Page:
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September 20, 2011

A few words about String Orchestra of New York City, Monument Piano Trio

I spent Sunday afternoon in the company of some first-class music and some admirable music-making.

First up was the conductor-free String Orchestra of New York City (cute acronym -- SONYC), opening 2011-12 season of Community Concert at Second. The event also marked a debut for the newly renovated sanctuary of Second Presbyterian Church.

An already elegant room now looks even more so. The acoustics seemed about the same to my ears; this is a very inviting space sonically -- or should I say sonyc-ally?

After some jarring intonation problems in the New York ensemble's opening burst of baroque (a concerto grosso by Torelli), things steadily improved. Two short, deliciously moody pieces by Sibelius received warm and absorbing performances, and Elgar's soaring Introduction and Allegro found the players, well, soaring.

The program also offered a vibrant account of ...

Jonathan Leshnoff's String Quartet No. 2, which lends itself easily to string orchestra arrangement.

From the descending motive that haunts the first movement to the giddy perpetual-motion finale, not to mention some great chords of almost Elgar-like lushness along the way, the score reveals the distinctive flair of this Baltimore-based composer. (The very last notes make for an overly conventional finish, but that's a minor disappointment.)

From Second Pres, it was a downright idyllic drive to St. John's in pastoral Glyndon for the season-opener of the Music in the Valley series.

Baltimore's Monument Piano Trio was joined by BSO concertmaster Jonathan Carney, here playing viola, and Florida-based violinist Aleksandr Zhuk. The program opened with the A major Piano Quintet by Dvorak and closed with the F minor Piano Quintet -- which is sort of like having filet mignon followed by roast beef.

(Speaking of food, I was disconcerted -- I've been disconcerted a lot lately in concert settings -- to see a buffet being laid out for post-concert noshing, in full view of the audience and at least some of the musicians while the Brahms was still being performed. I have only been to this church hall a couple of times, so I do not know if this is standard procedure, but I sure hope not. There has to be a way to avoid such distraction.)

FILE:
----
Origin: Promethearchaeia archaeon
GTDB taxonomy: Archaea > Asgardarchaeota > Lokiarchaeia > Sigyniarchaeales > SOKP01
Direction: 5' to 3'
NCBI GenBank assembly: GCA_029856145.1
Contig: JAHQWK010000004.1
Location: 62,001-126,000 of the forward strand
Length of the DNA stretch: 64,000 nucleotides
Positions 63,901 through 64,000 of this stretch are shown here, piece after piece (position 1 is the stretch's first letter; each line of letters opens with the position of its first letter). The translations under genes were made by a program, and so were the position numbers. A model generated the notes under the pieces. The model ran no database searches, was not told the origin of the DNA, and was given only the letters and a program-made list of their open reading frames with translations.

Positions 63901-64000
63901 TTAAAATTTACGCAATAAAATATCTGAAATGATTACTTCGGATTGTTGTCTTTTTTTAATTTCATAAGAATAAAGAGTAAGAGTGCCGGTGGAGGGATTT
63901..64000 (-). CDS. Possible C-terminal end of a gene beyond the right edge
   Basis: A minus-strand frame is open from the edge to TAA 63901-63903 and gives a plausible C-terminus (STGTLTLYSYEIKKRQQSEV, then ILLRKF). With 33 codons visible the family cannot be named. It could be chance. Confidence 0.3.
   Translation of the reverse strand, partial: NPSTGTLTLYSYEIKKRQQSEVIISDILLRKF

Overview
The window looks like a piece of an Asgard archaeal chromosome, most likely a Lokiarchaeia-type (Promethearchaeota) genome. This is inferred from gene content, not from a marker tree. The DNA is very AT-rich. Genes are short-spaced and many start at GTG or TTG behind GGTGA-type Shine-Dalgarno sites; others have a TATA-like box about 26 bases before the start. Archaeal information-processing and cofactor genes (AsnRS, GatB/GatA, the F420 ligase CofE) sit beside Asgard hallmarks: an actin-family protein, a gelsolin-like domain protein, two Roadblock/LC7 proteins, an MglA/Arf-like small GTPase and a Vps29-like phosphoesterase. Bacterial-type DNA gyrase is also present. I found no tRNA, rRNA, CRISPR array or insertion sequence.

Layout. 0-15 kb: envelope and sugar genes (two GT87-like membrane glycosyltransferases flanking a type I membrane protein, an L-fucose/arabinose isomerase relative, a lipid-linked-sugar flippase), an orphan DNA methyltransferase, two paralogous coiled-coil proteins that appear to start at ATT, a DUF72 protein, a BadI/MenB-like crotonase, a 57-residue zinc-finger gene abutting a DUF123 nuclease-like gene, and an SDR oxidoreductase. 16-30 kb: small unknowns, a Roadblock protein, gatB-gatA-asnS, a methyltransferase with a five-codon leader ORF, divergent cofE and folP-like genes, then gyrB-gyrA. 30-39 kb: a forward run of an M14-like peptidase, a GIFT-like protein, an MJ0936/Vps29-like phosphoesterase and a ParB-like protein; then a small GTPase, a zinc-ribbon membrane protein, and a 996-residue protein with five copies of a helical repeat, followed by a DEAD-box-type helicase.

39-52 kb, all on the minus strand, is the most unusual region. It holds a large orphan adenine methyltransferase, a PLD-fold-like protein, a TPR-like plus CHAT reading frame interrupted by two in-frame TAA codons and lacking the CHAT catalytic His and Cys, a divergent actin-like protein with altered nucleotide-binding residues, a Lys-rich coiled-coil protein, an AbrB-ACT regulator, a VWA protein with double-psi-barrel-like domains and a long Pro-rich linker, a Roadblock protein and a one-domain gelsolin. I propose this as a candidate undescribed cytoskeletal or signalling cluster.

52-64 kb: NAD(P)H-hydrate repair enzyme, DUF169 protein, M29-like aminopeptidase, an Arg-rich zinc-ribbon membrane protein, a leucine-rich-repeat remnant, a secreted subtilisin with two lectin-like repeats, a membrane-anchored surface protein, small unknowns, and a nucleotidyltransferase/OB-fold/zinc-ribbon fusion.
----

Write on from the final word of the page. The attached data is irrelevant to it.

I always enjoy hearing the Monument personnel --violinist Igor Yuzefovich, cellist Dariusz Skoraczewski, pianist Michael Sheppard -- and this was no exception. Their considerable individual talents came through vividly, as did those of the guest musicians, but this was all about fully integrated chamber music playing.

The Dvorak score was delivered with great color, rhythmic snap and poetic expression. In the darkly dramatic Brahms quintet, the group again produced tightly meshed articulation and phrasing and maintained a very effective tension from opening to close.

Posted by Tim Smith at 9:32 AM | | Comments (0)
Categories: Clef Notes

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About Tim Smith
Born and raised in Washington, D.C., I couldn't help but develop a keen interest in politics, but music, theater and visual art also proved great attractions. Music became my main focus after high school. I thought about being a cocktail pianist, but I hated taking requests, so I studied music history instead, earning a B.A. in that field from Eisenhower College (Seneca Falls, N.Y.) and an M.A. from Occidental College (Los Angeles). I then landed in journalism. After freelancing for the Washington Post and others, I was classical music critic for the Sun-Sentinel in South Florida, where I also contributed to NPR. I've written for the New York Times, BBC Music Magazine and other publications, and I'm a longtime contributor to Opera News. My book, The NPR Curious Listener's Guide to Classical Music (Perigee, 2002), can be found on the most discerning remainder racks.

I joined the Baltimore Sun as classical music critic in 2000 and, in 2009, also became theater critic, giving me the opportunity to annoy a whole new audience. In 2010, my original Clef Notes blog expanded to encompass a theatrical component -- how could I resist calling it Drama Queens? I hope you'll find both sides of this blog coin worth exploring and reacting to; your own comments are always welcome and valued (well, most of them, at least).

Think of this as your open-all-hours, cyber green room, where there's always a performer or performance to discuss, some news to digest, or maybe just a little good gossip to share.
Note: Tim Smith now writes about the fine arts at This blog will be kept in place as an archive for an indefinite period. Please visit the new location to get the latest Mid-Atlantic arts coverage.
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